We represent privately paying clients who, for various reasons, may not be eligible for legal aid in this area of law. Our depth of knowledge and experience is wide ranging so we can offer you an excellent service no matter what your situation.
We are acutely aware of the importance to motorists of retaining their driving licences. The accumulation of penalty points could lead to a period of disqualification which can seriously affect a client's livelihood.
We specialise in representing clients charged with various motoring matters, including speeding and other offences, where a driving licence may be at risk. We will help you to understand your legal position in what can be a complex area of the law so you can decide if going to court is the best option.
If you require help or advice with a motoring offence please contact Alison Muir (01553 778100, firstname.lastname@example.org)
Frequently Asked Questions
I have just been summonsed to court for a speeding offence, where I intend to plead guilty. How many penalty points can the court impose?
The courts have the power to impose between three and six penalty points for each speeding offence. Alternatively, they can impose a period of disqualification for the offence itself, of usually no more than 56 days.
What factors do the court take into account when determining how many points to impose?
The court should look at a number of aggravating and mitigating features, including the road conditions, visibility, proximity to built up area, as well as personal mitigation. However, the main criteria for determining the number of points is that of the level of speed. As a general guideline, thirty miles per hour or more over the statutory speed limit would normally lead to a period of disqualification for the offence itself being considered. Alternatively, points are usually imposed if the speed is below that level.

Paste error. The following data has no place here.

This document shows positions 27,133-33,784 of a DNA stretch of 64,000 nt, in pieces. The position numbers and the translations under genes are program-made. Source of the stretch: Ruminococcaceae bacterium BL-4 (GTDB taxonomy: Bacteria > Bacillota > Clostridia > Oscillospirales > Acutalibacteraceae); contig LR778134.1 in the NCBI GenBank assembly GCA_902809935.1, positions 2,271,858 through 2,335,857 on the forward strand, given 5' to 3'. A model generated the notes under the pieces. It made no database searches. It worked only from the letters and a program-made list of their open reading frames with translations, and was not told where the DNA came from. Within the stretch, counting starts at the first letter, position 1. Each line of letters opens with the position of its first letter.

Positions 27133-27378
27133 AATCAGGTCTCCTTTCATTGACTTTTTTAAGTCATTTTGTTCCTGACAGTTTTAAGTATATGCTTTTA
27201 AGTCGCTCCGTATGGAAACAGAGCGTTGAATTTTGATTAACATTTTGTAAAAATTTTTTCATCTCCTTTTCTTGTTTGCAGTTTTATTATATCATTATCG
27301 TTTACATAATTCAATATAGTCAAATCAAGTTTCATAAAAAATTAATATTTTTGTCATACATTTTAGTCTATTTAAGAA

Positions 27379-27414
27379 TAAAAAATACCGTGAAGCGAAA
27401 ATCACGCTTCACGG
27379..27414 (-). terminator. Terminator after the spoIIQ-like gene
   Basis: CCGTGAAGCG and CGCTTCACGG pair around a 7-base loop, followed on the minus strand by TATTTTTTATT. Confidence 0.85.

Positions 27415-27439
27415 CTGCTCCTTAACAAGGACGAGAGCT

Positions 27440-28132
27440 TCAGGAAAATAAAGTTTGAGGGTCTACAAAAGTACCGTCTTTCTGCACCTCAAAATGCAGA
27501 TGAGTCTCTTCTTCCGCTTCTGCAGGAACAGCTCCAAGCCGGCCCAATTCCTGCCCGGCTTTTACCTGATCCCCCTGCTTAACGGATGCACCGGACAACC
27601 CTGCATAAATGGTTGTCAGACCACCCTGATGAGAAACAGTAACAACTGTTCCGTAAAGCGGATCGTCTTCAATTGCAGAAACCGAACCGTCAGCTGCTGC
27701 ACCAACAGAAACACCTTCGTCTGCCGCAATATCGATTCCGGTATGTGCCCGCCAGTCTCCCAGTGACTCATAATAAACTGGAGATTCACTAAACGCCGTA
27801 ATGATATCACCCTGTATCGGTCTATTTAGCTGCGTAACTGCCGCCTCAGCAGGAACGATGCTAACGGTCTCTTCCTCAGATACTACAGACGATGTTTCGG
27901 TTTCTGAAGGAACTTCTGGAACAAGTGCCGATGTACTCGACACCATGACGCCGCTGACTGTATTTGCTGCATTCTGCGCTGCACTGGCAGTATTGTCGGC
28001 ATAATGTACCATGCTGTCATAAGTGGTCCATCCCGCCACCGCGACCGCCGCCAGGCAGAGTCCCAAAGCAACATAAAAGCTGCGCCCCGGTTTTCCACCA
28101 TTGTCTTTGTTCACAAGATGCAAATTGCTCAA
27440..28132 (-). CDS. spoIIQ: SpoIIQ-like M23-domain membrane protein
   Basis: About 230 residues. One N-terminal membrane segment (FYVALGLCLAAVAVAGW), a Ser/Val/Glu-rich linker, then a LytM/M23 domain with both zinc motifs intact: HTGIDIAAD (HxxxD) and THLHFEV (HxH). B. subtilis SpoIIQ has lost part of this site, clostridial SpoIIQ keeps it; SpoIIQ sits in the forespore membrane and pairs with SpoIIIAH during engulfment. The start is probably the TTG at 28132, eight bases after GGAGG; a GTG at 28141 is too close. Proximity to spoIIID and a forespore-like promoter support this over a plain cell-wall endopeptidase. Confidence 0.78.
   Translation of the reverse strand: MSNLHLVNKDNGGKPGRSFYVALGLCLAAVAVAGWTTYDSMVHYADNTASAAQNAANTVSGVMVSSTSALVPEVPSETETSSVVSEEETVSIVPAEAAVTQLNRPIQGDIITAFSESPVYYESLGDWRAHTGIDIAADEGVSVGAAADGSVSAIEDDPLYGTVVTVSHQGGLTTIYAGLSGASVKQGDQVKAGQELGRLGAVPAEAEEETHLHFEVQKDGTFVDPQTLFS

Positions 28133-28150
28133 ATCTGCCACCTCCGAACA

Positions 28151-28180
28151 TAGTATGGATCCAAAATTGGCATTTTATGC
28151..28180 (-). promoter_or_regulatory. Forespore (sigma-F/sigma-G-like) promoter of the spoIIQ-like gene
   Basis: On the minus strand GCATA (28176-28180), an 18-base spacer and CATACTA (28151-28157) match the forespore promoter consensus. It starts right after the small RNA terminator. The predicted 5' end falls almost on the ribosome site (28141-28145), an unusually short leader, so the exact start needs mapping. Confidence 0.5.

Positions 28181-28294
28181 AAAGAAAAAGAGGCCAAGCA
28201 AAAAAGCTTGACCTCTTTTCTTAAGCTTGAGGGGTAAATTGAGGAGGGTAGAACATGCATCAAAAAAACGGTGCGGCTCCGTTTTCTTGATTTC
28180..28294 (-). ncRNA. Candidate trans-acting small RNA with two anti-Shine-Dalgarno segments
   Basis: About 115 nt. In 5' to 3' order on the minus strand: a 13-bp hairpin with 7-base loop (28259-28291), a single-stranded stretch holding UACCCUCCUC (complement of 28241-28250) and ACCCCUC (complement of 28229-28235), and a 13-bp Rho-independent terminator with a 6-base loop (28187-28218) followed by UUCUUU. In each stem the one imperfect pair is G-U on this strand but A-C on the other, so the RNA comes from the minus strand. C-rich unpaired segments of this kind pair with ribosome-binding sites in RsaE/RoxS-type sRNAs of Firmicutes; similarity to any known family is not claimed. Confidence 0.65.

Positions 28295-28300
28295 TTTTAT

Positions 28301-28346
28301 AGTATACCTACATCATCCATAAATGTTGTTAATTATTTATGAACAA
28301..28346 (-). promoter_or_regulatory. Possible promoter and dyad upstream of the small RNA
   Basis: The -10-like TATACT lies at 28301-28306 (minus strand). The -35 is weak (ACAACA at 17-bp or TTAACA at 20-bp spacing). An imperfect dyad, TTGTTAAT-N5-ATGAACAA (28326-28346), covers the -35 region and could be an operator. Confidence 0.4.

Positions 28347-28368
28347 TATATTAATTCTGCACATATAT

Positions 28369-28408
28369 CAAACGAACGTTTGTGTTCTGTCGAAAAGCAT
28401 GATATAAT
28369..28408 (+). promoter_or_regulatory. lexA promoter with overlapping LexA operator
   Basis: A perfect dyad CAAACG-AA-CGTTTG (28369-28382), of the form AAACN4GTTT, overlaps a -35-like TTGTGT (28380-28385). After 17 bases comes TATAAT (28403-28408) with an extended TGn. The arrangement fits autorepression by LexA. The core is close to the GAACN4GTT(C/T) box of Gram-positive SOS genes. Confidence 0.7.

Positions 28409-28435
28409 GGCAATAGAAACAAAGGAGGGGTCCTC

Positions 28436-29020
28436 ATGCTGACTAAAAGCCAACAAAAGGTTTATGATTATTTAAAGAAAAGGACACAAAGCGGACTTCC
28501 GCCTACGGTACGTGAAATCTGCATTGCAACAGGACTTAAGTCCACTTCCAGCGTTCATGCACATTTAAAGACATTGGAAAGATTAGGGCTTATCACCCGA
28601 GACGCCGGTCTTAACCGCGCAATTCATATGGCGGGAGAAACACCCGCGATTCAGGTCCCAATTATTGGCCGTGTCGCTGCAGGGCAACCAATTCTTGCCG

I passed my driving test within the last two years, and am now facing penalty points on my licence. Could this jeopardise my driving licence?
Under the new driving provisions, if any driver who has passed their test within the last two years acquires six or more penalty points on their licence, then their licence will be revoked automatically. There is a loop hole, however, if the young driver is disqualified for the offence itself their licence will be returned to them automatically after the period of the disqualification.
I have a number of penalty points on my licence already and have been summonsed to court for a new offence. Will I lose my licence?
The court considers all penalty points acquired over the three year period preceding the offence and if they, together with the points or the new offence lead to twelve or more the court will usually have to disqualify you from driving for a minimum period of six months under the “totting up” procedure.
Is there any way I can avoid losing my licence under this "totting up" procedure?
The court has discretion not to disqualify or to reduce the period of disqualification if it feels that exceptional hardship would follow from that disqualification.
What might amount to exceptional hardship?
The court looks at the offender and not the offence when determining whether exceptional hardship would be suffered. This may be through loss of employment or if other people's welfare is likely to be jeopardised.
I have been summonsed to court for driving with excess alcohol, and intend to plead guilty. Will I automatically lose my licence?
Unless special reasons can be established the court has no discretion for an offence of driving with excess alcohol and has to impose a minimum disqualification period of twelve months or three years if the offender has a previous relevant drink driving conviction within the ten years preceding the offence. The level of disqualification will be longer the higher the amount of alcohol above the statutory level.
Is there any way that the period of disqualification can be reduced?
Courts can offer a drink drive rehabilitation course, which if successfully completed reduces any period of disqualification by a quarter. This will require attendance on a course over a number of sessions, and payment of the fee. The course must be completed within a certain time period.